work. There was a debate at Los Alamos about whether to
test the new plutonium 'implosion' bomb before it was
actually dropped. "Harvard explosives expert George B.
Kistiakowsky and Oppenheimer both argued for such a test,
but initially Groves was opposed. He was afraid that if the
test failed, the precious plutonium would be scattered all
across the countryside."(Szasz 26) Brigadier General Leslie
R. Groves, the man the army placed in charge, was
eventually persuaded. Hanford's plutonium production was
increasing fast enough so that a test would cause little
delay in time. They feared that if they dropped the
untested plutonium bomb and it failed to work, "the enemy
would find themselves owners of a 'gift' atomic
weapon."(Szasz 26) The final agreement for the test was
that the bomb would be placed in "a gigantic, 214-ton,
cylinder-shaped tank (called 'Jumbo')."(Szasz 26) If the
plutonium correctly fissioned, the tank would be vaporized.
If it did not work correctly, the conventional explosives
would be contained in the tank and the plutonium would stay
in the tank. After further development of the implosion
design and fears that "Jumbo" would dramatically distort
all "their complicated instrumentation-the raison d'être
for the test,"(Szasz 36) the world's largest pressure tank
was not used. On Monday, July 16, 1945, at 5:29:45 A.M.,
Mountain War Time, the plutonium bomb ignited at the
Trinity site, a remote site in the New Mexico desert. "The
explosion created s brilliant flash that was seen in three
states."(Szasz 83) There were many reports from civilians
from all over that described the experience. People who saw
it said it looked like the sun had risen for a few minutes
and then went back down. Others thought they had seen a
large plane or meteor crash. A sheep herder who was laying
sleeping on a cot fifteen miles away was blown off. "The
Smithsonian Observatory on Burro Mountain confirmed a shock
but noted that the vibrations were unlike any earthquake
ever recorded."(Szasz 84) An eight year-old boy was
awakened and ran for his Methodist parents, and they
considered if this might be the end of the world. The most
powerful statement that has been cited in practically every
coverage of the atomic bomb is Georgia Green's experience.
She was being driven to Albuquerque. "What was that?" she
asked her brother-in-law, who was driving. This was very
unusual because Georgia Green was blind. Brigadier General
Farrell wrote a letter for the Secretary of War. "'No
man-made phenomenon of such tremendous power had ever
occurred before . . . Thirty seconds after the explosion
came, first, the air blast pressing hard against people and
things, to be followed almost immediately by the strong,
sustained, awesome roar which warned of doomsday and made
us feel that we puny things were blasphemous to dare tamper
with forces heretofore reserved to the Almighty. Words are
inadequate tools for the job of acquainting those not
present with the physical, mental and psychological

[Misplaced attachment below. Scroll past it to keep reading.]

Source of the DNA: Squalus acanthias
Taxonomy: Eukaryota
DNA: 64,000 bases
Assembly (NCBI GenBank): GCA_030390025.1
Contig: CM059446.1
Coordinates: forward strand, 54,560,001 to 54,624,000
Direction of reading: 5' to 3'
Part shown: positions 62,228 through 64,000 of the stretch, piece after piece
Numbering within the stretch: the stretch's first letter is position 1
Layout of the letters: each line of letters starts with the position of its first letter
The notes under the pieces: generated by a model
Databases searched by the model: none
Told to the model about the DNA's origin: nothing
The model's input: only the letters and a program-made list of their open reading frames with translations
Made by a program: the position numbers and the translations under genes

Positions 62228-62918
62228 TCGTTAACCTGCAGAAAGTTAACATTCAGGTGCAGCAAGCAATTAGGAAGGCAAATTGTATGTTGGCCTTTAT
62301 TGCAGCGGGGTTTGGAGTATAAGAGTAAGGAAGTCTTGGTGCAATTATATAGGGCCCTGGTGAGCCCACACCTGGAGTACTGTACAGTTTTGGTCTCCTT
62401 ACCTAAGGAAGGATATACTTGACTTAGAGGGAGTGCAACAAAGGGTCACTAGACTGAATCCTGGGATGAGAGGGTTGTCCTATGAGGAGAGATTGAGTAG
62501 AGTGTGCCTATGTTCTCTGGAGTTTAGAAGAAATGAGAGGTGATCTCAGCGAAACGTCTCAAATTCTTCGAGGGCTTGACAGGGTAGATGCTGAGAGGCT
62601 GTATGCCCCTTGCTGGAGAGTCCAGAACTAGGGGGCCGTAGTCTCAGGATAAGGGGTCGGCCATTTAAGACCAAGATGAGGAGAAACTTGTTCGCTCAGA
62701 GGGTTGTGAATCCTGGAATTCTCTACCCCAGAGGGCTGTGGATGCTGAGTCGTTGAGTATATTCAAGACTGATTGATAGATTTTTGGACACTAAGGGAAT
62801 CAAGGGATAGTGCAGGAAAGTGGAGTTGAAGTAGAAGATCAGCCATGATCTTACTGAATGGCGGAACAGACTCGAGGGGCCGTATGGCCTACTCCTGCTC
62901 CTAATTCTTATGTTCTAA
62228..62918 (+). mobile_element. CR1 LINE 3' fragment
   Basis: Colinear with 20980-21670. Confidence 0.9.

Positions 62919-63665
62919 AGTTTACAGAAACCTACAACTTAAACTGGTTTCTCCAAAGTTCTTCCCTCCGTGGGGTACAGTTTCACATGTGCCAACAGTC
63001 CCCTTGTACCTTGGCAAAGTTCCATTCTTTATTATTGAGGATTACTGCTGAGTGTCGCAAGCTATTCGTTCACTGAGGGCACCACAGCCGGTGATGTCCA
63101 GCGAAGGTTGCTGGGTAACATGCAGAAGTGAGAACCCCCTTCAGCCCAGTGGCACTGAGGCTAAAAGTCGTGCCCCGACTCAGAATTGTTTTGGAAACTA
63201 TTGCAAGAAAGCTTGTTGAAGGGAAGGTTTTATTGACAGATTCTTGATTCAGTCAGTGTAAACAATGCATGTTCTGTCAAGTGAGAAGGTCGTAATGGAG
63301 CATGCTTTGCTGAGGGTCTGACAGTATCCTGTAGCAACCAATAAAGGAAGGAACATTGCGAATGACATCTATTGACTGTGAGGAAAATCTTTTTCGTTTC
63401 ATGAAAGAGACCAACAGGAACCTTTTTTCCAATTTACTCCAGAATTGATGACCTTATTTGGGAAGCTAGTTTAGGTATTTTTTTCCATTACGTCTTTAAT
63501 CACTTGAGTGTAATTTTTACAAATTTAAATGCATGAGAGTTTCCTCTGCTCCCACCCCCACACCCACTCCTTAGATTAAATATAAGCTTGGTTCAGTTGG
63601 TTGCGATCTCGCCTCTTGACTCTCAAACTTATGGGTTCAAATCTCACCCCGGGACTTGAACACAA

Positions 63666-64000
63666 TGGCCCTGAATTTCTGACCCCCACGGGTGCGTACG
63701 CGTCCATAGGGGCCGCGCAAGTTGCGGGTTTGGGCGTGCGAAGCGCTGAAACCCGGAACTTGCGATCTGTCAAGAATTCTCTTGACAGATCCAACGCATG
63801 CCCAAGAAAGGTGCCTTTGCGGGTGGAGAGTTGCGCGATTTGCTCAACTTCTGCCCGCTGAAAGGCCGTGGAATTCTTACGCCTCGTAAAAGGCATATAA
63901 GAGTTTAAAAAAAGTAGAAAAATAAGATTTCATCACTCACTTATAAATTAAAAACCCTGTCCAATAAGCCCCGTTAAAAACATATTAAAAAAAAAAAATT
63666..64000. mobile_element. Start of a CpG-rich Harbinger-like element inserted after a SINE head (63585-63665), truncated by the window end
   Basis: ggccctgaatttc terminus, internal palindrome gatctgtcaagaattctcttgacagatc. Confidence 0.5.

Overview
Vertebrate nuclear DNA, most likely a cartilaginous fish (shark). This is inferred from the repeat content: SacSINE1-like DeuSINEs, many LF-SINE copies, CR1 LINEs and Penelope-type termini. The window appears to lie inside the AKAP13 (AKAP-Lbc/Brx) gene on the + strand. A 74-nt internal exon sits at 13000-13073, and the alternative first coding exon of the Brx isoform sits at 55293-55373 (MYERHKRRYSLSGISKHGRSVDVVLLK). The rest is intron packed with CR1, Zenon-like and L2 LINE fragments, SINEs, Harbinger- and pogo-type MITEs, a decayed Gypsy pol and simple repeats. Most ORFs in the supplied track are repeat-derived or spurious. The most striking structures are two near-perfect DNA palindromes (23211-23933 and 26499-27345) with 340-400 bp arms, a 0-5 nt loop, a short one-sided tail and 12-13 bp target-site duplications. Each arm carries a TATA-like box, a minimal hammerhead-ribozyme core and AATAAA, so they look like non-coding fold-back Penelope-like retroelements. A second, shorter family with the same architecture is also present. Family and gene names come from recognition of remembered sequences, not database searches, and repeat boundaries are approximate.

effects."(Groueff 355) Upon witnessing the explosion,
reactions among the bomb's creators were mixed. Their
mission had been successfully accomplished, however, they
questioned whether "the equilibrium in nature had been
upset -- as if humankind had become a threat to the world
it inhabited."(Outlaw 3) Oppenheimer was ecstatic about the
success of the bomb, but quoted a fragment from Bhagavad
Gita. "I am become Death, the destroyer of worlds." Many
people who were involved in the creation of the atomic bomb
signed petitions against dropping the bomb. The atomic bomb
has been used twice in warfare. The Uranium bomb nicknamed
"Little Boy," which weighed over 4.5 tons, was dropped over
Hiroshima on August 6, 1945. At 0815 hours the bomb was
dropped from the Enola Gay. It missed Ground Zero at 1,980
feet by only 600 feet. "At 0816 hours, in the flash of an
instant, 66,000 people were killed and 69,000 people were
injured by a 10 kiloton atomic explosion."(Outlaw 4) [See
blast ranges diagram] Nagasaki fell to the same treatment
as Hiroshima on August 9, 1945. The plutonium bomb, "Fat
Man," was dropped on the city. It missed its intended
target by over one and a half miles. "Nagasaki's population
dropped in one split-second from 422,000 to 383,000. 39,000
were killed, over 25,000 were injured. That blast was less
than 10 kilotons as well. Physicists who have studied the
atomic explosions conclude that the bombs utilized "only
0.1% of their respective explosive capabilities."(Outlaw 4)
Controversy still exists about dropping the two atomic
bombs on Japan. Arguments defending the Japanese claim "the
atomic bomb did not win the war in the Pacific; at best, it
hastened Japanese acceptance of a defeat that was viewed as
inevitable."(Grolier 8) Other arguments state that the
United States should have warned the Japanese, or that we
should have invited them to a public demonstration. "In
retrospect that U.S. use of the atomic bomb may have been
the first act of the cold war."(Grolier 8) On the other
side, advocates claimed that the invasion of the Japanese
islands could and would result in over one million military
casualties plus the civilian losses based on previous
invasions of Japanese occupied islands.